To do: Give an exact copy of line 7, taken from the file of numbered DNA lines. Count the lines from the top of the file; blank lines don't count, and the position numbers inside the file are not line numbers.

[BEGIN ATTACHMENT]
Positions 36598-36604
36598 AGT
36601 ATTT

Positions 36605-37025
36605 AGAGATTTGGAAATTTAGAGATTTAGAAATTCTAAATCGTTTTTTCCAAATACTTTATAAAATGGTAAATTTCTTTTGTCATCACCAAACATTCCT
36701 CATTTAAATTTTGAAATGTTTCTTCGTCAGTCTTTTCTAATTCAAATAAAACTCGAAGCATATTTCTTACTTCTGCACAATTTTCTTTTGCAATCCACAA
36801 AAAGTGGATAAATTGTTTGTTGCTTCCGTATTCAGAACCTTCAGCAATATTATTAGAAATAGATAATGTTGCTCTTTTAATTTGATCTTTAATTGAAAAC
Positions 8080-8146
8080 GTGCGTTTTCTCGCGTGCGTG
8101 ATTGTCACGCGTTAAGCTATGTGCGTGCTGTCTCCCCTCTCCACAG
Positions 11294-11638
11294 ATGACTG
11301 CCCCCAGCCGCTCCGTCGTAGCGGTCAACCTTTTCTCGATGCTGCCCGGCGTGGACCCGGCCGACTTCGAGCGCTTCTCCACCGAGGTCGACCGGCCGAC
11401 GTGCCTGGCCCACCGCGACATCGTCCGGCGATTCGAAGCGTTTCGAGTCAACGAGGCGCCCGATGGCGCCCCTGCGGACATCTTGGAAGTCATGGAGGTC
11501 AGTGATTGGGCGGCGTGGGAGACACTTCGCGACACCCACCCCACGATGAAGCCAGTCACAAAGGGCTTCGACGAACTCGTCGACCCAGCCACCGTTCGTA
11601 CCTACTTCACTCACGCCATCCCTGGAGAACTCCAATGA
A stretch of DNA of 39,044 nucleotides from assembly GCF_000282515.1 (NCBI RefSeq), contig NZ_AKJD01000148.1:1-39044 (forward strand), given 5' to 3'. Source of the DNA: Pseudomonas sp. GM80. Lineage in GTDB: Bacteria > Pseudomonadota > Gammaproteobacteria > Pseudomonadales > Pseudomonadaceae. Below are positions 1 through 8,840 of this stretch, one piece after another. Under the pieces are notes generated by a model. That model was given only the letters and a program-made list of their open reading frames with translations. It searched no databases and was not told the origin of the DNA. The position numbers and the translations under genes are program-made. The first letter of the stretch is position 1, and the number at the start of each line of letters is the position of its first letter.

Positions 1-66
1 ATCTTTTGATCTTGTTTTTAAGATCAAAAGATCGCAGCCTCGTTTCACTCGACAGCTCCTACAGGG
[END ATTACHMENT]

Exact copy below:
36801 AAAGTGGATAAATTGTTTGTTGCTTCCGTATTCAGAACCTTCAGCAATATTATTAGAAATAGATAATGTTGCTCTTTTAATTTGATCTTTAATTGAAAAC